POP!. "Did you ever wonder what it would be like to see a water balloon pop in space?" NASA researchers popped some water balloons on the "vomit comet," the modified 747 used to simulate microgravity. These downloadable movies show what it looked like. Popping a water balloon on Earth is not very interesting - it goes like this: (1) Pop! (2) Big mess - but in microgravity it's a fascinating and complex process. Neat stuff.
From Making Light | Discuss

[24-hour drive-thru]

June 13, 2002

Running SpamAssassin under OS X

Running SpamAssassin under OS X. I've been using SpamAssassin for a week or so, ever since the WELL switched it on on their mail-servers. It is fantastic. I get in excess of 1,000 emails every day, and more than half are spam, and SpamAssassin just nails 'em. I get one or two false-positives a day, tops, and only two or three false negs. It's made my life livable again.

But what do you do if you don't run your own mailserver? Well, if you're running OS X, you can install SpamAssassin locally and have it prune your mail on your own computer. Ben "Movable Type" Trott has written an excellent tutorial on running SpamAssassin under OS X. Link Discuss (Thanks, Merlin!) [Boing Boing Blog]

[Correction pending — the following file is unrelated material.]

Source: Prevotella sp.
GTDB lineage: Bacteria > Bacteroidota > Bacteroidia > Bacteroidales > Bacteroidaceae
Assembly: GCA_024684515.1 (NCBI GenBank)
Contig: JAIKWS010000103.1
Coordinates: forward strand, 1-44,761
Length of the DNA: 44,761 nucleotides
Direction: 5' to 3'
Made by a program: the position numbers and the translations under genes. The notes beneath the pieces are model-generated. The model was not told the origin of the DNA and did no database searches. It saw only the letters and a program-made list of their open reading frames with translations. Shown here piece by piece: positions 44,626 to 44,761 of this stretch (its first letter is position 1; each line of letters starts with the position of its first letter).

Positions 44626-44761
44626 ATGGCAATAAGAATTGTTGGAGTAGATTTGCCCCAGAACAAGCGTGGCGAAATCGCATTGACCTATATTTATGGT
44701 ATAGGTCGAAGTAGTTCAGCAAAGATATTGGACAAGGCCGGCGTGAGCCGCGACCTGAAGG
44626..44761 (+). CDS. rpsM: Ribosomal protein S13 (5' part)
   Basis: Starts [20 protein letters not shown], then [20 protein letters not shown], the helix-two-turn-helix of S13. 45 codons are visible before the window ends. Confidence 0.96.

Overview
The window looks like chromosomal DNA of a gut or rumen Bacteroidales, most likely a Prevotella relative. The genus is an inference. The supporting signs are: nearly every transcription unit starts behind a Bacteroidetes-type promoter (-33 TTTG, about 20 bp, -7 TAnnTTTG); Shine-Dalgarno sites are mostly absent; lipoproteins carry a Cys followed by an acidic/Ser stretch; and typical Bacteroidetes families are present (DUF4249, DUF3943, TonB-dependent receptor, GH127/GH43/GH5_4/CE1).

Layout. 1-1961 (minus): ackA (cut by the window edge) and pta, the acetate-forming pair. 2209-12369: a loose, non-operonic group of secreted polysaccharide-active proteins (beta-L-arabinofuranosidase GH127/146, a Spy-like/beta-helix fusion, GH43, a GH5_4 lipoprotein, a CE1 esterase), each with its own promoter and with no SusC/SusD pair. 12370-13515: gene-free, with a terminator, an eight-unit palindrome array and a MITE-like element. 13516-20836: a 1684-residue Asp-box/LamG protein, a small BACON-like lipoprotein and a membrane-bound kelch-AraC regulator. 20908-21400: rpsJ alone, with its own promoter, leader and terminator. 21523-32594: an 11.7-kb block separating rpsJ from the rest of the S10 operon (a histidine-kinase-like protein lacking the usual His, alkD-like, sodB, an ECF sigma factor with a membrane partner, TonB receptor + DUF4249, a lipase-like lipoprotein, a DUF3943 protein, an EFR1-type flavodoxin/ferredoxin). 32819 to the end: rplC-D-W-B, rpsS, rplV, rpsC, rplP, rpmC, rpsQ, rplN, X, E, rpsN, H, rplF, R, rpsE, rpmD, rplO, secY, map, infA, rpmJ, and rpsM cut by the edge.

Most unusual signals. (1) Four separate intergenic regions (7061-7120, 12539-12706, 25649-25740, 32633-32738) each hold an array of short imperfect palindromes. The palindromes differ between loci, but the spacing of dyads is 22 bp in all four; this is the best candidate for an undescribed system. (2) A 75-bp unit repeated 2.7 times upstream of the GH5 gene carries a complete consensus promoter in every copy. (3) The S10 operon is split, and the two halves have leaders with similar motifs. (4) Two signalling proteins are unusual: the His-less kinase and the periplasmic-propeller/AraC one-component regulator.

June 12, 2002

XSLT reference

Interactive shells uber alles!. Taking a stab at learning XSLT. TestXSLT from Marc Liyanage is making me happy and helping, for many of the same reasons I enjoy learning Python, and have been somewhat enjoying learning Common LISP again.... [0xDECAFBAD]

Appears to be Mac/Cocoa only.


SpamAssassin sounds like great way to kill spam. Simson Garfinkel writes glowingly about it, and notes that Dave Farber is a convert. SpamAssassin only runs on UNIX for right now, but that works for me.

Using blog technology to help children research and write

Patrick Delaney has written a splendid essay on using blog technology to help children learn to research and write.  The title of the project is an instant magnet: Find It, Read It, Write It.  It's a wonderful idea, but I confess after I read it I'm still trying to fit it into my world model.  It grabs at me in a number of ways: